Over 200 illustrations compiled by co-editor Shane Glines. The long biographical essay is by our pal, Armando Mendez.
From the publisher:
Imagine America in the 1920s, a time of tremendous social change and the last stand of the Golden Age of Illustration. As nationally known illustrators Charles Dana Gibson, James Montgomery Flagg and J.C. Leyendecker upheld the old-school tradition of a polished and fully rendered romanticism, the irreverent illustrator/cartoonists of the humor magazines, Judge, College Humor, Ballyhoo and Life, used energetic and combustible pen-and-ink strokes to echo the era's verve and excitement--sophisticated graphics aimed squarely at the emerging young American urbanite.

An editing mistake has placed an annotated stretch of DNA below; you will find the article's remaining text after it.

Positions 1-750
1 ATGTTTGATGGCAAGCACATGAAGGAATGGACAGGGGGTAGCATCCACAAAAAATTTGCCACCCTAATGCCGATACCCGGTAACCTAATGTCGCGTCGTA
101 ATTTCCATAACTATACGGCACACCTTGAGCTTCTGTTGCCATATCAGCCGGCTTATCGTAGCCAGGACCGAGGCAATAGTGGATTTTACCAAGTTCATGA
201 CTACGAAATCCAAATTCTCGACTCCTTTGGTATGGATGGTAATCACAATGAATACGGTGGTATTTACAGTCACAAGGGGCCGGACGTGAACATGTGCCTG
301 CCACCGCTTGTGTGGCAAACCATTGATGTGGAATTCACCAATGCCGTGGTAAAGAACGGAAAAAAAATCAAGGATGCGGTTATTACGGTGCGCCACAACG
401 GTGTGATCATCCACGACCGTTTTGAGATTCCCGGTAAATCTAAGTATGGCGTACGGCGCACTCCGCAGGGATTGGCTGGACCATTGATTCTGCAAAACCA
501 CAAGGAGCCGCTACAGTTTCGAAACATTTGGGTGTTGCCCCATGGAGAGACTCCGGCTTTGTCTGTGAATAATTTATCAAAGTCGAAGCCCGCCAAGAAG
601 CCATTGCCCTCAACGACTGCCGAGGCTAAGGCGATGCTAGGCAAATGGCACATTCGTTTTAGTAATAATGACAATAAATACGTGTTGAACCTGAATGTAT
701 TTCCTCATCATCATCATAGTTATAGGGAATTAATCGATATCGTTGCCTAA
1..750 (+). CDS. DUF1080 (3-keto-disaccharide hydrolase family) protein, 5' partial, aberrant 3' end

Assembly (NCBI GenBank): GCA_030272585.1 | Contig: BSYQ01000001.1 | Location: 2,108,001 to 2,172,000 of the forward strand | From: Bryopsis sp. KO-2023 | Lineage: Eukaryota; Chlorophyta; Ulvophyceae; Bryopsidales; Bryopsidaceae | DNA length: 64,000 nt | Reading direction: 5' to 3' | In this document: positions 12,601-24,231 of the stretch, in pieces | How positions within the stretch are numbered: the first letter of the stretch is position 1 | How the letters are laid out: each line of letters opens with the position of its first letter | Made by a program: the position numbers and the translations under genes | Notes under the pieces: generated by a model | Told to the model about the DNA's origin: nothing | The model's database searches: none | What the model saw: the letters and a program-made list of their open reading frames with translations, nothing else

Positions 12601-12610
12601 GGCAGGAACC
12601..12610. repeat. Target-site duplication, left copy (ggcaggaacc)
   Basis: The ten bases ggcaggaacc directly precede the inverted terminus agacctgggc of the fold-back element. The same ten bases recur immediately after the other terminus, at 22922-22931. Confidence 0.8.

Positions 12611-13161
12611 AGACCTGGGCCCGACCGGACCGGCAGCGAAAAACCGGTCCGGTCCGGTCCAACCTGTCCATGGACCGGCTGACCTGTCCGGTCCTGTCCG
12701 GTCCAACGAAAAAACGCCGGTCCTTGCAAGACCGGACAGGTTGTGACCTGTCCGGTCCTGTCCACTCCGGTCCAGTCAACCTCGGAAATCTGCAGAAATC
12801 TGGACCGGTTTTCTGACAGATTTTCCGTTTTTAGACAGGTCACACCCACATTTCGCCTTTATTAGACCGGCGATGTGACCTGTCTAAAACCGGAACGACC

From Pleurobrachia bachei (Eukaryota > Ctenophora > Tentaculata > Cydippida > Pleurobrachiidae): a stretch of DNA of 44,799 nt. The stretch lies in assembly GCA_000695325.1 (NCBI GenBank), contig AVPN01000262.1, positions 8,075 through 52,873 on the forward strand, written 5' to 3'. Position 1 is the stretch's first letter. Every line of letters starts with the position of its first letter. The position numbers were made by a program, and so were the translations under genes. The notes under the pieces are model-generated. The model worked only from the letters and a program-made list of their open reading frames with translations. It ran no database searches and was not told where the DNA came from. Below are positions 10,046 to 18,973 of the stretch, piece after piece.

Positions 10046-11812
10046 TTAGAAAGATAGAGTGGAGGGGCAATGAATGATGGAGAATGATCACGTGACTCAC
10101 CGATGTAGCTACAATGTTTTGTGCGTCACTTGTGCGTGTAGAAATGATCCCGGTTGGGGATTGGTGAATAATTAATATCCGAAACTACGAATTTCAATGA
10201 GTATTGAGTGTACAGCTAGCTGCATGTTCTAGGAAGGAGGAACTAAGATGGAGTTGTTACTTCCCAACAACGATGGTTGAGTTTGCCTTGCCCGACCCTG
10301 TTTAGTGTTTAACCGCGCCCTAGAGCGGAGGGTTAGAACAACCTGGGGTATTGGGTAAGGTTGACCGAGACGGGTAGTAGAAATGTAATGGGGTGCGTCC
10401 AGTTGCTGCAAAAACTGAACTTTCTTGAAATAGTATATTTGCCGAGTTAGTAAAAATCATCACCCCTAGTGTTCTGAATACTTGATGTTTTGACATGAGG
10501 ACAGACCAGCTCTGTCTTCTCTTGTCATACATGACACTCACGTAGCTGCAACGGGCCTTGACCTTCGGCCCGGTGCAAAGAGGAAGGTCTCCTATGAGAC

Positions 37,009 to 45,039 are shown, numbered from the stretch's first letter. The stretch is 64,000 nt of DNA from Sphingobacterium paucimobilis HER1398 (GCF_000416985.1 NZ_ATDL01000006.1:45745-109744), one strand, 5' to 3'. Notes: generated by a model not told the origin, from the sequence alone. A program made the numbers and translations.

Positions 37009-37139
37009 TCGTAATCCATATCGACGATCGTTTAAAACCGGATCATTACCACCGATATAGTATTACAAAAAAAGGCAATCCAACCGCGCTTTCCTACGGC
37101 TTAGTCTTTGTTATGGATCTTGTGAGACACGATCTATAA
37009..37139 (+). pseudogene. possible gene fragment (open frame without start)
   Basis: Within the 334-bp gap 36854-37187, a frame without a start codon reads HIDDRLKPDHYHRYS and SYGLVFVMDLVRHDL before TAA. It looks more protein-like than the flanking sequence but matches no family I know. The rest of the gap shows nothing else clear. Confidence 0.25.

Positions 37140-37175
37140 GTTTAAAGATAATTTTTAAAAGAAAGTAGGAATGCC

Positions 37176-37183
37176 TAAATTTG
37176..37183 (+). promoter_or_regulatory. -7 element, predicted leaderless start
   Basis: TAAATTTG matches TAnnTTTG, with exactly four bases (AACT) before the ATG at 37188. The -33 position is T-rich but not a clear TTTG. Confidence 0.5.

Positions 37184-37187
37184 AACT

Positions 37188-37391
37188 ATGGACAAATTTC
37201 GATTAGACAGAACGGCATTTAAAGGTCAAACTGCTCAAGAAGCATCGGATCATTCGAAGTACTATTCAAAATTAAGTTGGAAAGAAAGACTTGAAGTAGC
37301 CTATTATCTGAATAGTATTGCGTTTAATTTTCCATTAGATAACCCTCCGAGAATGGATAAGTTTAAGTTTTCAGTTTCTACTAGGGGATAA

Of these maverick ink-slingers, none captured the white-hot jazz age as effectively or influenced more cartoonists than Russell Patterson. The list of Patterson "alumni" ranged from virtually every published sexy girl cartoonist to notables like Walt Disney and Milton Caniff, who claimed it was Patterson, not John Held Jr. or F. Scott Fitzgerald, who best defined the strut and fret of American life between the two World Wars. Unlike most of his contemporaries, Patterson continually found new ways to keep his work in the public eye--from newspaper strips and magazine covers to Hollywood and Broadway posters, costumes and set designs--all the way into the Atomic Age.